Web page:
DMI
User currently offlineStarlionblue From Greenland, joined Feb 2004, 17014 posts, RR: 67
Reply 9, posted (7 years 9 months 1 week 3 days 21 hours ago) and read 17394 times:

Quoting Pilotpip (Reply 8):
Also remember that the AOA is the Angle of the wing chord to the RELATIVE wind. This is an important little thing. It's entirely possible to be in a nose-down attitude and exceed critical AOA as a result.

Indeed. One thing I have had to explain to many aviation enthusiasts (non pilots) is that while stall is commonly associated with low speeds, it is quite possible to stall at high speed by exceeding critical AoA.



"There are no stupid questions, but there are a lot of inquisitive idiots."
User currently offline787atPAE From United States of America, joined Oct 2006, 143 posts, RR: 4
Reply 10, posted (7 years 9 months 1 week 3 days 20 hours ago) and read 17358 times:

It's interesting you think angle of attack seems easy to everybody. AOA can be a bear to deal with, with respect to calculations and the physics involved, both in simulation use and in a practical setting. Of the regular pitch axis terms (AOA, pitch angle, and flight path angle), the AOA is the most difficult to think of.

FPA and pitch angle are referenced to the local horizontal, whereas the AOA is referenced to a variable (the velocity vector) that is constantly changing.

Other than the space shuttle, I don't know of any vehicle that uses AOA as a target in the flight control system. Airplanes (and pilots) will use FPA (eg, -3 deg glideslope) and pitch angle (eg, +15 deg on climbout), but I've never heard of anybody trying for a 5 deg AOA.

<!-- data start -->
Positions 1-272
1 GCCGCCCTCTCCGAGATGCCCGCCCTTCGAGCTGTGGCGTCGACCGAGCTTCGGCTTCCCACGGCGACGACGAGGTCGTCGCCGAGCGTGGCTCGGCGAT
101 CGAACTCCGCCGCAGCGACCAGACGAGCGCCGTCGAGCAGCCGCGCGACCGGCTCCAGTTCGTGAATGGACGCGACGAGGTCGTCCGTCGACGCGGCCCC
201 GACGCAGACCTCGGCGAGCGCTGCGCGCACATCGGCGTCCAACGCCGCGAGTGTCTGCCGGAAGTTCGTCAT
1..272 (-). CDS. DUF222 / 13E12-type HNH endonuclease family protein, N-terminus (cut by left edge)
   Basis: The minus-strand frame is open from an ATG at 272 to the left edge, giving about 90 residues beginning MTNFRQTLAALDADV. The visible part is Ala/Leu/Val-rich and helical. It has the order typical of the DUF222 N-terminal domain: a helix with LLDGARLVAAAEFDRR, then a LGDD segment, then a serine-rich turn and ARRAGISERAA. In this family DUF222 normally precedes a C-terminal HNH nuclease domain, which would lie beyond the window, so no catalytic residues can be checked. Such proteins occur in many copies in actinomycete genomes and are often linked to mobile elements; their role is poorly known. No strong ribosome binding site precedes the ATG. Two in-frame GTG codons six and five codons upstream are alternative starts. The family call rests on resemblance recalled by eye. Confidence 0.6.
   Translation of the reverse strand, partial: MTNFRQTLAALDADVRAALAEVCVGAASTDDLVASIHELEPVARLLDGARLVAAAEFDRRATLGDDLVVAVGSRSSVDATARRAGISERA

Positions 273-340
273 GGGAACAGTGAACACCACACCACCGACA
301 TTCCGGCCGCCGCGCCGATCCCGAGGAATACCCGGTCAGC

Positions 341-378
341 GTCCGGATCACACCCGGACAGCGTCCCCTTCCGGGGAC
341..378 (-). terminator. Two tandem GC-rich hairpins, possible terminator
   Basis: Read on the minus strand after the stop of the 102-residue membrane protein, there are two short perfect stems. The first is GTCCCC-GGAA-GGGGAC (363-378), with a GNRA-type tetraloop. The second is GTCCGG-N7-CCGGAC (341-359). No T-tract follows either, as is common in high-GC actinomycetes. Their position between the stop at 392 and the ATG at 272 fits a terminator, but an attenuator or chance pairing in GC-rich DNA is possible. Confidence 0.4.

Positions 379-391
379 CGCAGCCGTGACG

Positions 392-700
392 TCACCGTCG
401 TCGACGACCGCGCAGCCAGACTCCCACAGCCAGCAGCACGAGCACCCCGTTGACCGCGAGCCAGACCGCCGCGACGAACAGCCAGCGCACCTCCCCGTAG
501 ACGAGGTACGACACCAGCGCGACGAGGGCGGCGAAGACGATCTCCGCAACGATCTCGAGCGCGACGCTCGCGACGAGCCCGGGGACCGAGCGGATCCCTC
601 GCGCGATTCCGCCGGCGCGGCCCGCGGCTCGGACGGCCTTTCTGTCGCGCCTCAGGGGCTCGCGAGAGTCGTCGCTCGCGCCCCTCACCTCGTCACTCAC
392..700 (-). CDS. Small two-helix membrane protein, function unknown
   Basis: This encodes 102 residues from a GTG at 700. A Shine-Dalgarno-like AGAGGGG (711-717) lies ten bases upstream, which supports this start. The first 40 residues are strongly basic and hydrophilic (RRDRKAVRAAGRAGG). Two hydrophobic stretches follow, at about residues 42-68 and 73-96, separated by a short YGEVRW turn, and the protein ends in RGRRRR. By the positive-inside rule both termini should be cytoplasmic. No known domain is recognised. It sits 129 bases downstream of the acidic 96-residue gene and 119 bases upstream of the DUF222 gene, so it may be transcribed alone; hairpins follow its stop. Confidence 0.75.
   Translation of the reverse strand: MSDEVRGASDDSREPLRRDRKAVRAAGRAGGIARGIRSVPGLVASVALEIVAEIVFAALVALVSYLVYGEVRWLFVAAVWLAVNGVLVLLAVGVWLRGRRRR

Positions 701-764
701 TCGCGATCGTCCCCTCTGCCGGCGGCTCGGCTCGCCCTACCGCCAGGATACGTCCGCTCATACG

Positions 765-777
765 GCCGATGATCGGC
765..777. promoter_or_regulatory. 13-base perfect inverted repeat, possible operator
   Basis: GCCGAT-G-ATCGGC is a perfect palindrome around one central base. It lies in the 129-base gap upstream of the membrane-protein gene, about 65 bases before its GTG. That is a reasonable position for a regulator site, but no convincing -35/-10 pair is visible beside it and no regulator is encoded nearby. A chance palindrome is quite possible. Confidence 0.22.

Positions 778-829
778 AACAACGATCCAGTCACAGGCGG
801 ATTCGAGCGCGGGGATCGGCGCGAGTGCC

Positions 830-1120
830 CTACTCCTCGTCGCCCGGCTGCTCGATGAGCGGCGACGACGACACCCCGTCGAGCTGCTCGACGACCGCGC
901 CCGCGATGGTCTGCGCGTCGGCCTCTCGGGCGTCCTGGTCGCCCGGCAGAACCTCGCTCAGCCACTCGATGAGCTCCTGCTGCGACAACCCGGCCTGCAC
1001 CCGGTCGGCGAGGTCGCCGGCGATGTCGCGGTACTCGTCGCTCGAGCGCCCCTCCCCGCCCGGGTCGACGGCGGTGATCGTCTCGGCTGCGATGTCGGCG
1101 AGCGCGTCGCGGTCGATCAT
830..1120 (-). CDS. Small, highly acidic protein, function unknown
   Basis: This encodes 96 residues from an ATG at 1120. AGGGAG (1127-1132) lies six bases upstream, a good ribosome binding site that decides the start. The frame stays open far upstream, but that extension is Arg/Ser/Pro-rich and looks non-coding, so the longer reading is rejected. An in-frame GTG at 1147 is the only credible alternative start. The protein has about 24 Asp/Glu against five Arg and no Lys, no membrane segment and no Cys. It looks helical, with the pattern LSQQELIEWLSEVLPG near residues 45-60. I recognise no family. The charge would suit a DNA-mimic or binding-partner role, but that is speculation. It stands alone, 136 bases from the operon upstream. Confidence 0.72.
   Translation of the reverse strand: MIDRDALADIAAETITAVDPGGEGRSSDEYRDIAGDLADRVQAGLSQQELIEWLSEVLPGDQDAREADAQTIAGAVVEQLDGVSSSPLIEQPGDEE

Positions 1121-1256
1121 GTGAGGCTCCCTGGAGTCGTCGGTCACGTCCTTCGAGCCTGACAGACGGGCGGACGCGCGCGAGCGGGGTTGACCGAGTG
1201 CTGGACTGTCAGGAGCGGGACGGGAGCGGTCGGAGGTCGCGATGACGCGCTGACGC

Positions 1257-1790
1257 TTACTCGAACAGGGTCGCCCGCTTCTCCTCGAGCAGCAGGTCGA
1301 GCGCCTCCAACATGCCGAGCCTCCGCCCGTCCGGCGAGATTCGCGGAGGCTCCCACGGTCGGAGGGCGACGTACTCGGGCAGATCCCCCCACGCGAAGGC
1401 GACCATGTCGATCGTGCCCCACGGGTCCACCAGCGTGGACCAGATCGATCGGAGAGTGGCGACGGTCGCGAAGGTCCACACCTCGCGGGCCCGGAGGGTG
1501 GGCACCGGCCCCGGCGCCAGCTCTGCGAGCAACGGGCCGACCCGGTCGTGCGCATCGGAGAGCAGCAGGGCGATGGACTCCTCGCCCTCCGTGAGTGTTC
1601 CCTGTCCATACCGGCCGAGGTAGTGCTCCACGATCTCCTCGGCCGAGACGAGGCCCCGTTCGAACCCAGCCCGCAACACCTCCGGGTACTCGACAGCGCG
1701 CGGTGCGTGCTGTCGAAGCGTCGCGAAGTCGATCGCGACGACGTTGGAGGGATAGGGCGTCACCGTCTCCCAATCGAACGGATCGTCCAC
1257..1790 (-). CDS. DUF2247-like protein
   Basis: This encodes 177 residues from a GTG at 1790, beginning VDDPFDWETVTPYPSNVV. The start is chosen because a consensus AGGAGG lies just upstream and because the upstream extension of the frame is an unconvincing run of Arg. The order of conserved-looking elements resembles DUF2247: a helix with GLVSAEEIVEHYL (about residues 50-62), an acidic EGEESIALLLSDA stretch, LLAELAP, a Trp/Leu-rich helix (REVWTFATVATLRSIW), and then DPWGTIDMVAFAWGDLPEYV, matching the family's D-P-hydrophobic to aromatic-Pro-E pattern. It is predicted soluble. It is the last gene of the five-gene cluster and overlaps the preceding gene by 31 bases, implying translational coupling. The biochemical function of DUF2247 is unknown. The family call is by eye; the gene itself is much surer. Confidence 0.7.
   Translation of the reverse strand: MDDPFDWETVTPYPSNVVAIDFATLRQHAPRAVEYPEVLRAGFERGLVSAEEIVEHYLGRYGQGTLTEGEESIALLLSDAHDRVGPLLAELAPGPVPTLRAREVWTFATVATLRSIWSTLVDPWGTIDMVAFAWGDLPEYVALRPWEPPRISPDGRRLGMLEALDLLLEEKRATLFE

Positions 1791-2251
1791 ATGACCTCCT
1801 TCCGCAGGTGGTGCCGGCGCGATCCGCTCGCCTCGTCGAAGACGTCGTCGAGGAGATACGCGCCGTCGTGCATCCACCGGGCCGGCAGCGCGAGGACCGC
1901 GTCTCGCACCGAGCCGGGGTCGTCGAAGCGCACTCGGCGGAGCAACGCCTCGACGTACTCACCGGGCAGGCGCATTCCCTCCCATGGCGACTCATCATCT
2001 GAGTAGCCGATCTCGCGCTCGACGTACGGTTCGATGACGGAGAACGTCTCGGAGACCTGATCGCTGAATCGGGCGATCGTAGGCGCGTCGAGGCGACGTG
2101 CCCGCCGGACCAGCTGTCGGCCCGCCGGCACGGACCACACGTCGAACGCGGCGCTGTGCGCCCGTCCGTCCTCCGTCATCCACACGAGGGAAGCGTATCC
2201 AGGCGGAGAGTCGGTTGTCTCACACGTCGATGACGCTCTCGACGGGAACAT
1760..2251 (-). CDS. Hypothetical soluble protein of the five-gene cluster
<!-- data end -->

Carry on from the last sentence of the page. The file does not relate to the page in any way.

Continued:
You have begun a quest for knowledge in the realm of aerodynamics. There's a ton of interesting stuff out there. Aerodynamics always keeps me thinking. It's neat to see the theory work in real life. Good luck!!


User currently offlinePilotpip From United States of America, joined Sep 2003, 3150 posts, RR: 11
Reply 11, posted (7 years 9 months 1 week 3 days 19 hours ago) and read 17333 times:

AOA is very difficult even for most pilots. I spent the better part of an hour trying to explain it to my first groundschool class.


DMI
User currently offlineCurmudgeon From Australia, joined Oct 2006, 695 posts, RR: 22
Reply 12, posted (7 years 9 months 1 week 3 days 11 hours ago) and read 17245 times:

Quoting 787atPAE (Reply 10):
Other than the space shuttle, I don't know of any vehicle that uses AOA as a target in the flight control system. Airplanes (and pilots) will use FPA (eg, -3 deg glideslope) and pitch angle (eg, +15 deg on climbout), but I've never heard of anybody trying for a 5 deg AOA.

Some EFIS aircraft have the option of AoA display. The 737 display does show a target range for a 3 degree approach-the range is equivalent to Vref to Vref +20, which is the normal band of recomended approach speeds.

Since nobody I know was trained on AoA, the display is largely in the "gee whiz" category, but it could come in damn handy with an unreliable airspeed indicator.



Jets are for kids
User currently offlineJetMech From Australia, joined Mar 2006, 2687 posts, RR: 53
Reply 13, posted (7 years 9 months 1 week 3 days ago) and read 17150 times:

Quoting Runway777 (Reply 2):
angle of incidenence or something. lol

I don't think it has been mentioned specifically so far, but the angle of incidence is the angle between the aircraft's longitudinal axis and the chord line of the wing. IIRC, this angle of incidence remains the same for all aircraft attitudes.